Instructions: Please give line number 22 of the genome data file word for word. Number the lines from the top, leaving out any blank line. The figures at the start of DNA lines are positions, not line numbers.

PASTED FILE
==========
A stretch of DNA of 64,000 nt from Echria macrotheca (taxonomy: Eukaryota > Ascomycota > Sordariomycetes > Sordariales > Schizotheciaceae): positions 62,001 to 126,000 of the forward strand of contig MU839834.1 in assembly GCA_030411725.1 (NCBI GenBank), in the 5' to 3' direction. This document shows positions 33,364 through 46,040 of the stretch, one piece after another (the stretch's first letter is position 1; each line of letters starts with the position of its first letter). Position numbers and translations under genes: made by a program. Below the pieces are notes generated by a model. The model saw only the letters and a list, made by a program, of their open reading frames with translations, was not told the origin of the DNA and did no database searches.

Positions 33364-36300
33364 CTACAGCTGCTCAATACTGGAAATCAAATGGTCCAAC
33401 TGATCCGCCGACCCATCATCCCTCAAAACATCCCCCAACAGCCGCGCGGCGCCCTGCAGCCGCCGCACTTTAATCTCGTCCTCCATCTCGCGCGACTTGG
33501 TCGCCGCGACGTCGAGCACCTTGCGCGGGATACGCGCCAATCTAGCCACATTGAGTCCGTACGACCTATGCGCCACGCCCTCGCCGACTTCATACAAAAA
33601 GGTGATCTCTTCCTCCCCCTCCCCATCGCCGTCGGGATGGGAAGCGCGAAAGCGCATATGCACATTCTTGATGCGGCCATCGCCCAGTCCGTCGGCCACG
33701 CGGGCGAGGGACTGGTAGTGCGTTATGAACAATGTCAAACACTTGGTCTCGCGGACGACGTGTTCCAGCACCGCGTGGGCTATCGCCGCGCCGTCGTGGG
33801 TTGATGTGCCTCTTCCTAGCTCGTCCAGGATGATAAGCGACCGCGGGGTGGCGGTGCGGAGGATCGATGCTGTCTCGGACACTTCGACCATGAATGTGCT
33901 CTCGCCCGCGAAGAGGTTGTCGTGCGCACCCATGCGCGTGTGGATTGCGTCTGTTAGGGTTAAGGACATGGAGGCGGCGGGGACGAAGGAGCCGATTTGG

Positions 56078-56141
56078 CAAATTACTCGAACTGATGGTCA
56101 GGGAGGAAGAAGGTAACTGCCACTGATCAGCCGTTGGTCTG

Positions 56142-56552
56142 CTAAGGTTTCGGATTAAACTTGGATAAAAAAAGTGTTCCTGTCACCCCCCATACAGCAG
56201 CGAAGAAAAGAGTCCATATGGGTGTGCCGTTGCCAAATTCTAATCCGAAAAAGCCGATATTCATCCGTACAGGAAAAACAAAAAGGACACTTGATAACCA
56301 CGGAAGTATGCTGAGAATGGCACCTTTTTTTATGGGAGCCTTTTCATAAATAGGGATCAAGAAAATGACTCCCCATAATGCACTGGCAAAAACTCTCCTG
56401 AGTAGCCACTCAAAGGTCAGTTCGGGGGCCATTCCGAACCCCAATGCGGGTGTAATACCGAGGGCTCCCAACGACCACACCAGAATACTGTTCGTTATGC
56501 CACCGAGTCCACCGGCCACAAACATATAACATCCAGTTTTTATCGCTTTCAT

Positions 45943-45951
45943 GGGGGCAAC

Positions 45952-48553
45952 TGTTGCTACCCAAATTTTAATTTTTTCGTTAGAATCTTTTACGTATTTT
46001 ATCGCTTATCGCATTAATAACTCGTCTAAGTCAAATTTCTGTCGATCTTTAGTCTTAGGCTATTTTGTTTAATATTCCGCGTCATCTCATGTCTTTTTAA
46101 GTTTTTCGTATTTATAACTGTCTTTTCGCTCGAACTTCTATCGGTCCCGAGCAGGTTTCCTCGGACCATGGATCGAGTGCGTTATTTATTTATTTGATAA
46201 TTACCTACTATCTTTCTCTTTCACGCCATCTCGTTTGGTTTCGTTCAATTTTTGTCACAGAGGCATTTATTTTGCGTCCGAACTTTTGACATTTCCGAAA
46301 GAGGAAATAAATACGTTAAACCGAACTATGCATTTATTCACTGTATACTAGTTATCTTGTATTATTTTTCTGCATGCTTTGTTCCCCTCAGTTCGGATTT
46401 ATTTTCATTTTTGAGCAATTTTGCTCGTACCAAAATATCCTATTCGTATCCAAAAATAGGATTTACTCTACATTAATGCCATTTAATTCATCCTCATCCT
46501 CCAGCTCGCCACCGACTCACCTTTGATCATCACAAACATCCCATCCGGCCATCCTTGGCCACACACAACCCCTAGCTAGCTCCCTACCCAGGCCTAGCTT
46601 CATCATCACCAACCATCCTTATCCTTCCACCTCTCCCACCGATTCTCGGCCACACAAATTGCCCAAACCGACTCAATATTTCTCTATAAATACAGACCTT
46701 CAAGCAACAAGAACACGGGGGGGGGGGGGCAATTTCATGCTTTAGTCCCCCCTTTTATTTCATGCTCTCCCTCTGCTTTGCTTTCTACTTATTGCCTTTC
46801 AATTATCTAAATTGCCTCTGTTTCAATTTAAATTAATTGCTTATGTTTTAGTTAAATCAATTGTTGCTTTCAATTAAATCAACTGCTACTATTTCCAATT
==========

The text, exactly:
45952 TGTTGCTACCCAAATTTTAATTTTTTCGTTAGAATCTTTTACGTATTTT